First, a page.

THE EDITOR, Sir:
Having read your editorial in The Gleaner of Saturday, August 24, 2019, I feel compelled to add to the discussion.
Among other things, you said, “Even though there are a whole host of concepts and steps between counting and mastering the intricacies of algebra and geometry, for example, it starts by learning to count. But between that early kindergarten education and the high-school years, something happens and students begin to shun mathematics.”
Art of problem-solving
Unfortunately we too often believe that mathematics either begins with numbers or is all about the manipulation of numbers. However, while numbers MAY sometimes be involved, it is always safer that mathematics be approached as the tool that it really is – the art of solving problems.
Before a baby begins to even speak, therefore, it sets out to solve problems – like the problem of determining what things can fit inside its mouth – developing SPATIAL sense. A child playing with building blocks learns the importance of BALANCE in construction; when he/she mixes colours to produce a certain shade or other color, he/she learns the importance of PROPORTION – the same happens when he/she sweetens tea – and so on.
The inclusion of numbers in the art of problem solving is of necessity; so the child learns to appreciate one balloon as against five, for example, but in the same breath, I might as well highlight how important the concept of ZERO is, but it is often taken for granted.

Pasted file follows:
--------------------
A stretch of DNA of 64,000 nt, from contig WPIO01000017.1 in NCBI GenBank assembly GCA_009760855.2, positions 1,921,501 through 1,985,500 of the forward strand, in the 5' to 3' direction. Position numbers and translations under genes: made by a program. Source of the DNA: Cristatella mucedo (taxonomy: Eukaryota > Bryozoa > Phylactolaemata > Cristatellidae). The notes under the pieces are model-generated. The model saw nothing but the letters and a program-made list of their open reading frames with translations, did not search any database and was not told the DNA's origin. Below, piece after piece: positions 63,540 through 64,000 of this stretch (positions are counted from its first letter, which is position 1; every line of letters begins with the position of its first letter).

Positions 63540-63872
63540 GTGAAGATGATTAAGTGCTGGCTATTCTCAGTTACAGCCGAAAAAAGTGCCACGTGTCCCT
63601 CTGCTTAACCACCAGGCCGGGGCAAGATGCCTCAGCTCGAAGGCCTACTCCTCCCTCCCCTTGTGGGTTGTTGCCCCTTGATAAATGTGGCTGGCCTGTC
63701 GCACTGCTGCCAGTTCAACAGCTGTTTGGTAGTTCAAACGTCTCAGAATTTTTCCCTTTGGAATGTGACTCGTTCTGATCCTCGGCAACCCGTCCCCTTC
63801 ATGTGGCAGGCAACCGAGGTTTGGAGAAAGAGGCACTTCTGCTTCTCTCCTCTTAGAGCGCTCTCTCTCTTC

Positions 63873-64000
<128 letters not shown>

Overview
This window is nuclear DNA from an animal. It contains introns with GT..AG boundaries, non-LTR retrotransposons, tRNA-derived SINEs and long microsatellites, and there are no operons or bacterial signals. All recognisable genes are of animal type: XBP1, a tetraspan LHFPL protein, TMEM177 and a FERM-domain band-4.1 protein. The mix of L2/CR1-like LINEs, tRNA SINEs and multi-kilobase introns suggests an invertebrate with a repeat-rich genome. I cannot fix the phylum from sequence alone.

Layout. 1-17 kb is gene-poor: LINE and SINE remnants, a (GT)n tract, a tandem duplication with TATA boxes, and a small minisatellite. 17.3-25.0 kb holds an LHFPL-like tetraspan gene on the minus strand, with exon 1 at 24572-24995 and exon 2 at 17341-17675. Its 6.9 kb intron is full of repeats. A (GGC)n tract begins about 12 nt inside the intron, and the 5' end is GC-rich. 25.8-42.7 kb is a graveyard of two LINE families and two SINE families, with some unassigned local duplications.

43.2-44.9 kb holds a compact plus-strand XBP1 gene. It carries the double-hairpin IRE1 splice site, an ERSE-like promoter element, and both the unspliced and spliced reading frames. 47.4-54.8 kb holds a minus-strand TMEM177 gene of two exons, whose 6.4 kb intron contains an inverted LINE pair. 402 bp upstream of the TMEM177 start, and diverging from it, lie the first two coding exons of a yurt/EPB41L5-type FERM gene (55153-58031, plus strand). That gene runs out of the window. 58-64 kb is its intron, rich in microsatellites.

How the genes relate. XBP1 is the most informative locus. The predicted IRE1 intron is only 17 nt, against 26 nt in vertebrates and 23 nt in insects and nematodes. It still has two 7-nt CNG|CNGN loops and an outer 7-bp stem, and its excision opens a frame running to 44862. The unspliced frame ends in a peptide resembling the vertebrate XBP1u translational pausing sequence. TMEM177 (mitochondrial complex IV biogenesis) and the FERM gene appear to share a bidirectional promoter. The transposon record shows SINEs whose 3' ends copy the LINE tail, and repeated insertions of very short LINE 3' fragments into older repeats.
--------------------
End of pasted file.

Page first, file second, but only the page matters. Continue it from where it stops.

I have observed that the new Primary Exit Profile exams evaluation has made an attempt at focusing on problem-solving. My only hang-up is that some of the test items are too difficult and too complex for that age group. The fact is that many Caribbean Secondary Education Certificate students, and even some teachers cannot pass that paper. Let’s hope that the administrators will look for process, in as much as ability, to solve appropriate difficult items.
It would help tremendously had the first teachers of our students been more mathematically inclined.
That said then, with the right approach, mathematics is not any more difficult than the other disciplines that we pursue. To this end, mathematics, if seen as a tool, a skill and an art, can be found to be rightly an integral and doable part of our everyday happenings.
A. Dean M. Forsythe